point and calibrate for the exact antenna cable lengths.
(The satellite folk don't have this advantage! :) I believe
back in the days of Loran they did it this way (a single
transmitter/exciter and long land-lines to the transmitting
sites.)

Perhaps irrelevant to this specific question, but very tiny
GPS receiver modules and cell-phone modules and similar
cool stuff is available at www.sparkfun.com One of my
favorite places to windowshop and make imaginary
designs.
 
This is based off these facts:
The real satellites use RF waves to send these psuedo-random data

Look up the value of c. Compare this to 1-2 cm. Analyze just HOW
accurate your clock needs to be.
Even further, does something like this exist allready? or would
someone be interested in building this for me? This is a small step to

Numerous vendors have fielded or are working on fielding COTS systems
with this capability (but not working off these principles) for
applications such as tracking the position of personnel within a
building.

Bosch is one such, for instance, as is my employer.
 
N

NightsoilDalits@RyugyongHotel

Jan 1, 1970
0
I am actually a software guy and only know a little about electrical
engineering in general. (Since this crazy idea has come to mind, I am
teaching myself as much as I can.) I do not yet know what I can
realistically accomplish on my own.

Just hire a guy to look for it.
There is no technology that will find everything/anything to within an inch
inside a house.
 
K

Ken Taylor

Jan 1, 1970
0
NightsoilDalits@RyugyongHotel said:
Just hire a guy to look for it.
There is no technology that will find everything/anything to within an
inch
inside a house.
My missus complains that I can't find anything she sends me to look for.

Ken
 
N

NightsoilDalits@RyugyongHotel

Jan 1, 1970
0
Ken Taylor said:
My missus complains that I can't find anything she sends me to look for.

Ken

Theory of Too Many Items. If you have too many items, you can't find
anything.
 
M

MSC

Jan 1, 1970
0
I am actually a software guy and only know a little about electrical
engineering in general. (Since this crazy idea has come to mind, I am
teaching myself as much as I can.) I do not yet know what I can
realistically accomplish on my own.
Any suggestions/comments welcome!!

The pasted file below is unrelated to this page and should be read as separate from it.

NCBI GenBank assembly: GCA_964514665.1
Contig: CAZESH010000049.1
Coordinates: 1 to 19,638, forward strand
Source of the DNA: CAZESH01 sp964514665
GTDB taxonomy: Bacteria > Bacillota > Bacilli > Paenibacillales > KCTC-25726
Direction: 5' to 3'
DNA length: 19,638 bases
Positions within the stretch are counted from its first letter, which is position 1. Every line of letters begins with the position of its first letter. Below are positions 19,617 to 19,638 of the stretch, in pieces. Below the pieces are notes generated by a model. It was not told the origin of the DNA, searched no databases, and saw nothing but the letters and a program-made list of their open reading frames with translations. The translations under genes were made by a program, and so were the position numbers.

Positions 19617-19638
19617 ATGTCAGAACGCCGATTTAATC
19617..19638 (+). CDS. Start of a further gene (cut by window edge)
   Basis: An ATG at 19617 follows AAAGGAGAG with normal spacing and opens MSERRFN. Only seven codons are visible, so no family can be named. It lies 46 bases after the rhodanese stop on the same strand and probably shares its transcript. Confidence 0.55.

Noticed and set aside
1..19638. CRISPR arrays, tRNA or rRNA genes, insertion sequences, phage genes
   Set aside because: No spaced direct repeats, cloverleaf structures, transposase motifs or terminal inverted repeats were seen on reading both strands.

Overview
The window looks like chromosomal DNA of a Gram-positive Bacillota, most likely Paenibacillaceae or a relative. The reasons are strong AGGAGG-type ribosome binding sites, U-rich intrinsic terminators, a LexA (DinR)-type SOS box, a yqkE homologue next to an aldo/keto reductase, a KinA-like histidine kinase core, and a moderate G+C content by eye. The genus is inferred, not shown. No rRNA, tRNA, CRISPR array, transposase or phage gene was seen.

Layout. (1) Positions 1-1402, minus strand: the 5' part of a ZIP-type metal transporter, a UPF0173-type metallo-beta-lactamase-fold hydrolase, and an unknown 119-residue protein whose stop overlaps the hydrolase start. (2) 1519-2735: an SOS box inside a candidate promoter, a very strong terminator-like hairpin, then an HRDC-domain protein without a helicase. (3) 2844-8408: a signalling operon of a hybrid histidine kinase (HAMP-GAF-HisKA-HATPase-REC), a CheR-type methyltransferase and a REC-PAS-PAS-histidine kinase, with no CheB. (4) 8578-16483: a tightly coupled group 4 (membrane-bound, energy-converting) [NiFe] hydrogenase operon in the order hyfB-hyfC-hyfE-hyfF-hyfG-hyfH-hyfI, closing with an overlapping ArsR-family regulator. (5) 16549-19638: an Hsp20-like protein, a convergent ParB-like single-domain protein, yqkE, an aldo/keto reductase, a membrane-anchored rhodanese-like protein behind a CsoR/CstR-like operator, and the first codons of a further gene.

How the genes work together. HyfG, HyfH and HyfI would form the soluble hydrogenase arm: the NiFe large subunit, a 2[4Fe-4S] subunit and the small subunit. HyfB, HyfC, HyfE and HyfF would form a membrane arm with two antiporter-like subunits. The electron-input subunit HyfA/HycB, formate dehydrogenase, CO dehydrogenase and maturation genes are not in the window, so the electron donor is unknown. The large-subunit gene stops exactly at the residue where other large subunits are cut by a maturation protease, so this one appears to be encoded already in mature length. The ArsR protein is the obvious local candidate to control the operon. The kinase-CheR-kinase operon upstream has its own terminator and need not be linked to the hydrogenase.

A couple of $50 GPS modules and some smart programming should see you
get to the 10cm mark (be prepared for some horrible calibration issues
due to signal reflectance inside the rooms). Some sort of RADAR may
work I suppose, but if someone asked me to do 1cm level surveying in a
(say) 20m cube, I would be inclined to do it with stereo
photogrammetry instead. Scanning with a semiconductor laser ($5 plus
cost of stepper motor system) may assist.

Either that or buy a 30cm ruler and a 25m tape measure.

Mike
 
M

Mac

Jan 1, 1970
0
I am actually a software guy and only know a little about electrical
engineering in general. (Since this crazy idea has come to mind, I am
teaching myself as much as I can.) I do not yet know what I can
realistically accomplish on my own.

I want to build a scaled down GPS "like" system for an area about the
size of
my house. I would like it to be accurate to about 1 or 2 cm. This has
nothing to do with mapping, surveying, or anything related to actual
global coordinates. I'm only interested in the area in and around my
house.

I have thought about this a great deal. In theory, it could work. In
practice, I don't think it would work. The problem is that inside a
typical house, in many cases a non-direct path will have a stronger signal
than the direct path, thus fouling up your distance calculation. In a big
room, like a warehouse, you still have the floor and ceiling to create
multiple paths, and the interference can change the amplitude and phase of
your carrier, which, ultimately, will also throw off your distance
calculation.

In a warehouse, if you could line the walls and ceiling with RF absorber,